Imagine you’ve read through 200 resumes (okay you really only scanned the front pages). Your eyeballs are about to turn back in your head. You think, “If I read another boring, bland resume, I’m gonna scream!”
So you pick up #201.
And what happens?
Now lets turn the tables. Your resume is #201. What happens now?
Too often we are so focused on our own resume we don’t think about it in terms of the person or people who will be reading it and making a decision that could have a huge impact on our future career and life. What will result from getting this job? Or not getting it? Different pictures, right?
So I want you to step back a little and think about your resume in terms of the reader. The hiring manager or recruiter who is going to have to “buy” you and what you have to offer.
Are you an easy purchase? Or are they going to have buyers’ regret?
How can you push your resume into the “call” pile?
Did you catch their attention?
This is where marketing comes in. Positioning. Differentiation. Competitive Advantage. Unique Selling Proposition.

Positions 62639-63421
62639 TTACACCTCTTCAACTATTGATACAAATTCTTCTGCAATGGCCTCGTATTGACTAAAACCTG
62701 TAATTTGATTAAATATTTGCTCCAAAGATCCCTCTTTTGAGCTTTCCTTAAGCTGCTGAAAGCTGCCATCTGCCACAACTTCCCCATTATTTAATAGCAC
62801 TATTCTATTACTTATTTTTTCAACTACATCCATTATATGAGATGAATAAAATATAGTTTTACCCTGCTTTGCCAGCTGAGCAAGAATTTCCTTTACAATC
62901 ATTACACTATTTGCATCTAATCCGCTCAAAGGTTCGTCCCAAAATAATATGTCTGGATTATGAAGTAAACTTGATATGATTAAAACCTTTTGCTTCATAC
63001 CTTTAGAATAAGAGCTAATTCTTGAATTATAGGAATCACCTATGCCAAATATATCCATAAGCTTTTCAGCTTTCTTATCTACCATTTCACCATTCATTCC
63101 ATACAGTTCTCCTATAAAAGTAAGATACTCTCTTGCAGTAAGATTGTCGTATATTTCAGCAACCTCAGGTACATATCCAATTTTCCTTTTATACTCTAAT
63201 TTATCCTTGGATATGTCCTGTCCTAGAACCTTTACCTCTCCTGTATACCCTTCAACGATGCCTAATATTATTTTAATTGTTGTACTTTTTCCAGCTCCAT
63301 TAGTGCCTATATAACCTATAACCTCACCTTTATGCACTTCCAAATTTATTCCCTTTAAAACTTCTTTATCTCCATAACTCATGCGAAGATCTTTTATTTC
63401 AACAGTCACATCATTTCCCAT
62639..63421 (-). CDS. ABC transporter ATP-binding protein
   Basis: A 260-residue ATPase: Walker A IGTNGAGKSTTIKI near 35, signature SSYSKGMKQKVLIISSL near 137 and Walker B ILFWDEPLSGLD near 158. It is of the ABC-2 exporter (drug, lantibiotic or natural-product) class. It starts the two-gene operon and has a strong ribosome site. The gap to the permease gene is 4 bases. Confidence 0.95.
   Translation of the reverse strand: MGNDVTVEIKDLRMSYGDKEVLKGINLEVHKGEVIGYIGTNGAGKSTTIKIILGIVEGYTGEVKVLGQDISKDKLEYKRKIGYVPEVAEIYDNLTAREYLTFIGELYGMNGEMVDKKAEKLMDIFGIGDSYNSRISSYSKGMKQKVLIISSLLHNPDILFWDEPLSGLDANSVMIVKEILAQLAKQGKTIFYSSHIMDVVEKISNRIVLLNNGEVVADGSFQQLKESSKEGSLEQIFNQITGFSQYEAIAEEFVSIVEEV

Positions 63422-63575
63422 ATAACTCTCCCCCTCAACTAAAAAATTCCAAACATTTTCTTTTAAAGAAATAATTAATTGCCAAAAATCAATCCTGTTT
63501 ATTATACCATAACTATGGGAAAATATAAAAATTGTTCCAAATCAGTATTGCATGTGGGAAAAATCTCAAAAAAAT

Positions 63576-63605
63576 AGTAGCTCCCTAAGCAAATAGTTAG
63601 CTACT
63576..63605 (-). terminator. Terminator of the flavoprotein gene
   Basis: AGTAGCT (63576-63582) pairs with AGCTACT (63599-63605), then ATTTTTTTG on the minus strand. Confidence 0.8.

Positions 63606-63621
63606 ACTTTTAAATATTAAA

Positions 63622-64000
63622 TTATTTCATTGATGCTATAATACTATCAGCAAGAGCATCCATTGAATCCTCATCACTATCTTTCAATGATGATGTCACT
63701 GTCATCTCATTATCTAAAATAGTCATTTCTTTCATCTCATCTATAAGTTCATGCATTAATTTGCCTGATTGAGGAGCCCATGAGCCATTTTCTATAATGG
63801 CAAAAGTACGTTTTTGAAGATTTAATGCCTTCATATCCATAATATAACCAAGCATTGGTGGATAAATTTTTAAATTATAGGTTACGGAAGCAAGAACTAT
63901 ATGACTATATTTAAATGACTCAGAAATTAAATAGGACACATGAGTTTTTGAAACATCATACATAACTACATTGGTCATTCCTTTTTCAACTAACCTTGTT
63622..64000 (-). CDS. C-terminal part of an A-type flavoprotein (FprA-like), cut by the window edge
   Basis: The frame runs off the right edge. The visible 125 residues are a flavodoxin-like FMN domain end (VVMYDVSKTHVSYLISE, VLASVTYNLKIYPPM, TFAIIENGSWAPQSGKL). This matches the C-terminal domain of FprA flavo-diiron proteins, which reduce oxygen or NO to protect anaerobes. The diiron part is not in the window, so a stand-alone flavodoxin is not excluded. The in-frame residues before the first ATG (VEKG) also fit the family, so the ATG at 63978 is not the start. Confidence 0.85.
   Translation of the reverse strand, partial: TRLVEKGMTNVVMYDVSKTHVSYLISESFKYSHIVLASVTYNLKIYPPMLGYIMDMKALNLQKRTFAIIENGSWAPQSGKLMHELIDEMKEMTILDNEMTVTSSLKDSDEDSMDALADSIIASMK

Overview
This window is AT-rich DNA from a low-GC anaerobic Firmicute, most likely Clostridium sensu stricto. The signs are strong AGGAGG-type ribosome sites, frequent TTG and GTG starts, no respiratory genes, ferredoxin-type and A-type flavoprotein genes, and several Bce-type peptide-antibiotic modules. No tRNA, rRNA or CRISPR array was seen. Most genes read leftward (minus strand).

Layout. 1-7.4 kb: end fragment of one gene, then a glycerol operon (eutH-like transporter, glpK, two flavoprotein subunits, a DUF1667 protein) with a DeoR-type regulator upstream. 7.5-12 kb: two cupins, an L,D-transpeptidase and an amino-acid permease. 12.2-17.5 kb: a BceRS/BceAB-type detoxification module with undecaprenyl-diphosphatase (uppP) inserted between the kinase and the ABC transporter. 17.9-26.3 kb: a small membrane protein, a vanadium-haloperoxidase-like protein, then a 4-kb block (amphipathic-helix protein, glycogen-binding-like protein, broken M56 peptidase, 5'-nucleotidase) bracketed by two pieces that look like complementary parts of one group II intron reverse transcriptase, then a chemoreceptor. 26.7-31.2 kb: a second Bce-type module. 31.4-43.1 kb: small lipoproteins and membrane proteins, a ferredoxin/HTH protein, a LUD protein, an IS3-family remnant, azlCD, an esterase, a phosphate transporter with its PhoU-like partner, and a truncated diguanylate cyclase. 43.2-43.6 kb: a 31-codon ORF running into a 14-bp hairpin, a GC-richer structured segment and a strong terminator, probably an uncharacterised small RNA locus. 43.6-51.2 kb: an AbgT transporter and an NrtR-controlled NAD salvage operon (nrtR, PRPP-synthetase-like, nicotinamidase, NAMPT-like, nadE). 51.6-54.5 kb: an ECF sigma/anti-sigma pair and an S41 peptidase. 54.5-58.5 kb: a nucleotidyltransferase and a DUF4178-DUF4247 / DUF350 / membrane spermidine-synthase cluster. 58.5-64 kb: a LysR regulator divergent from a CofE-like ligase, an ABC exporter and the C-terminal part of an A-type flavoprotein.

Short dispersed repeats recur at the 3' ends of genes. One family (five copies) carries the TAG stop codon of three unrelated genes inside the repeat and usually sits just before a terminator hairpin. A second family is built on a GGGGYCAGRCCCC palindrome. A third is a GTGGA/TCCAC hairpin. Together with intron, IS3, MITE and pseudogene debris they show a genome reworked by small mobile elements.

Basically, what sets you apart from all those other resumes?
And that where your “Accomplishments” come in.
You wouldn’t believe how many resumes I come across that are just a recitation of job duties. Yes, its important that you can do the job. But if you have accomplishments that are related to the job I’m hiring for, I figure you can handle the details. If I see a list of job duties, I wonder if you can actually do those well.
Why keep the focus on job duties and keep the hiring manager wondering if you know what you’re doing?
Knock their socks off by showing them you’re the cream of the crop, not the cream of the crap.
How do you do it?
Show off your “M’s”
Now maybe I’m partial to “M’s” given my first and last name start with an “M”. And yes, my favorite candy is “M&M’s”.
But you really do need to show your “M’s”.
So what are the “M’s”?
Measurable = Numbers, Percentages, Dollars, Savings, Earnings, Sales
Meaningful = Big Enough to Matter
Memorable = Unexpected or Unique or something that has the “Ahh-Factor”
Now let’s look at each of them.